Hubble photographs a gravitational lens in the constellation Cetus

Specialists of the Hubble mission support team have published a new image showing a section of the sky in the constellation Cetus. In its center you can see a gravitational lens.

A section of the sky in the constellation Cetus. In the center you can see the gravitational lens created by the galactic cluster SPT-CL J0019-2026. Source: ESA/Hubble & NASA, H. Ebeling

The effect of gravitational lensing occurs when a massive object is located on the line connecting the observer and a more distant background radiation source. As a result, the gravity of this object, like a lens, can distort and amplify light from a distant source, and sometimes even duplicate its image.

In this case, the gravitational lens was the galactic cluster SPT-CL J0019-2026. If you look closely, you can see that it is “framed” by characteristic bright arches. These are images of more distant galaxies that have been amplified and distorted by the cluster’s gravity.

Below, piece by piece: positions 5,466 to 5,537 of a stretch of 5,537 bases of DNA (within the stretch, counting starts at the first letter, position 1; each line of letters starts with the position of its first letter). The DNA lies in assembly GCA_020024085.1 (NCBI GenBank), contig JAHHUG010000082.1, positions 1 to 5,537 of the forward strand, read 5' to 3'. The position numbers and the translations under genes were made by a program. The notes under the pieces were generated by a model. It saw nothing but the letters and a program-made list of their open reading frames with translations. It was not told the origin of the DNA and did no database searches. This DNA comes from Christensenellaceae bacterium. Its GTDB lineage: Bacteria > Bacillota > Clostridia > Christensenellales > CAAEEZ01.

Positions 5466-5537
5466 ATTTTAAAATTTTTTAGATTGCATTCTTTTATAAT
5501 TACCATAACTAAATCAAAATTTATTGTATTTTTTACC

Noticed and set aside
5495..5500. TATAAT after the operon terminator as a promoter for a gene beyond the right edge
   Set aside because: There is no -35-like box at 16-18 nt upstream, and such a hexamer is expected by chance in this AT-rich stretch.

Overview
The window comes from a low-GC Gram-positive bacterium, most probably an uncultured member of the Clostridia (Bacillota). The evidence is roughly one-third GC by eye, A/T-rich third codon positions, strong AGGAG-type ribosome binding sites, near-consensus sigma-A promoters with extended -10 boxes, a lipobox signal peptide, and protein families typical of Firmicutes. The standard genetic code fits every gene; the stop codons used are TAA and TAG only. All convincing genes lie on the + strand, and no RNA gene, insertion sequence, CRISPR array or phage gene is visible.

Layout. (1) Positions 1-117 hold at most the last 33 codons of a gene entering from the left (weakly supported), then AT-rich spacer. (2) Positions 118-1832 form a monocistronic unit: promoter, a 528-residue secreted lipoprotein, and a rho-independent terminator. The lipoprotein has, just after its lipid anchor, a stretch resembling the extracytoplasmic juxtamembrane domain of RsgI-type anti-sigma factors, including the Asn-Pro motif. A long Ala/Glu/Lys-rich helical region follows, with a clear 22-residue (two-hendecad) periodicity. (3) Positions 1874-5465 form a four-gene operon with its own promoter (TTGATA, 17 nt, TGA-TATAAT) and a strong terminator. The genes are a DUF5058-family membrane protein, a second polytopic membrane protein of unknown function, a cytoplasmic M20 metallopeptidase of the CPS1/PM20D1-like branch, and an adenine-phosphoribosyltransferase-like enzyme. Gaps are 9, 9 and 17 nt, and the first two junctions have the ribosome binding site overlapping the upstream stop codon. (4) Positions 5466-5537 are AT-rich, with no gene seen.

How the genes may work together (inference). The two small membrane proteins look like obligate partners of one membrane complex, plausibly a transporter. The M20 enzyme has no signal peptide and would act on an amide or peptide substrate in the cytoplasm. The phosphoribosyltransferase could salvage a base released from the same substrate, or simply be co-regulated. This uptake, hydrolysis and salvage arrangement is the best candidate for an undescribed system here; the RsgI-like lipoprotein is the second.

Astronomers actively use gravitational lenses as a kind of natural telescopes. After all, they make it possible to see objects that are so far away from us that even the most powerful observatory could not see them. For example, it is thanks to gravitational lensing that the James Webb Telescope has recently been able to detect stellar structures in the first galaxies.

Earlier we talked about a study in which the authors came to the conclusion that wormholes could create gravitational lenses and amplify light by a hundred thousand times.

According to

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